Let’s break down what each part of the command is doing:

  • pandoc simply invokes the pandoc app.
  • MyDocument.md tells pandoc which markdown document to process
  • -s -S These two tags tell pandoc to create a standalone document file, and to use smart quotes, respectively
  • --bibliography MyBibtexFile.bib Points pandoc to your bibliography file.
  • --filter pandoc-citeproc tells pandoc to use the pansdoc-citeproc tool to process your citation placeholders
  • --csl chicago-fullnote-bibliography.csl tells pandoc to format your citations according to the information in the chicago fullnote bibliography csl file, and points it to that file.
  • -o MyFormattedDocument.odt tells pandoc to output to an .odt (LibreOffice, OpenOffice) file named “MyFormattedDocument.odt” If you want a different file type, just change the extension (.docx for Word, .pdf for Portable Document Format, etc.)

And here’s the reveal, your fully formatted document:

Screenshot_Chicago

But let’s say (alas!) one publisher turns down that manuscript. You want to submit it elsewhere, but the new journal to which you’re submitting requires MLA rather than Chicago style. No problem–and no need to do anything with my original text document. I simply download the MLA 8th edition .csl file from the Zotero Style Repository, and change the pandoc command to use that stye:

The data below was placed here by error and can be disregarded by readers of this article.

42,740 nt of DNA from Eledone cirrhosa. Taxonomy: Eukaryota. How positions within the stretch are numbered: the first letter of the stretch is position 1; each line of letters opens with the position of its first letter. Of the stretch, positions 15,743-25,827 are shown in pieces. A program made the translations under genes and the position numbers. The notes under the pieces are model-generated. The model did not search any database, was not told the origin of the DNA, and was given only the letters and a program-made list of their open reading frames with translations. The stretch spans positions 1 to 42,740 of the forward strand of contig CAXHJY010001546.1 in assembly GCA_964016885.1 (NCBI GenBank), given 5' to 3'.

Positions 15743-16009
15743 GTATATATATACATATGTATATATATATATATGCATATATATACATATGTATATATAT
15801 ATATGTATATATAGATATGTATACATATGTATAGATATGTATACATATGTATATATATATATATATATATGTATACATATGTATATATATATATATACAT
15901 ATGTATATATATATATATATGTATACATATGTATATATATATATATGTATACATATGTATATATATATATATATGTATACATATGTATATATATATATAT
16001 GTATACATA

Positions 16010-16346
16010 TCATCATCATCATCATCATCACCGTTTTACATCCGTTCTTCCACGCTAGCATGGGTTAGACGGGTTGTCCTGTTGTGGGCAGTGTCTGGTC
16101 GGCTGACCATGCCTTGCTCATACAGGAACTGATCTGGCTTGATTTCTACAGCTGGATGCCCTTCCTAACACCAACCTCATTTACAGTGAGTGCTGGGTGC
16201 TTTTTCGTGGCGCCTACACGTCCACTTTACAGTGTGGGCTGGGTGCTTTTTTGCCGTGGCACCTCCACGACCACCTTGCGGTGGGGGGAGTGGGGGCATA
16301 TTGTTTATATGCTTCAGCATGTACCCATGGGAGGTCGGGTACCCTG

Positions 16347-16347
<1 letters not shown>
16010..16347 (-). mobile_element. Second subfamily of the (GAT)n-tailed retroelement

pandoc MyDocument.md -s -S --bibliography MyBibtexFile.bib --filter pandoc-citeproc --csl modern-language-association-8th-edition.csl -o MyFormattedDocument_MLA.odt

And my output looks like:

Screenshot_MLA

There it is! While this tutorial takes a little longer to explain the process than some of the others, I hope it’s apparent how easy and muss-free this can be if you set it up as your workflow from the beginning. As always, I’m glad to field questions about the process. Happy writing!

The Solarized Writer’s Desktop

elegant_solarizedIn two more weeks, I end my post-heart-surgery medical leave and go back to doing what I love the most: being with students, teaching Chaucer and Shakespeare, and studying the literature and culture of medieval Britain.

It’s going to be a bit of a transition after three months of focusing on healing, so I’ve been spending my weekend doing a little preliminary “gearing up”, sort of preparing myself psychologically to head back to work, now that my body can actually handle it again.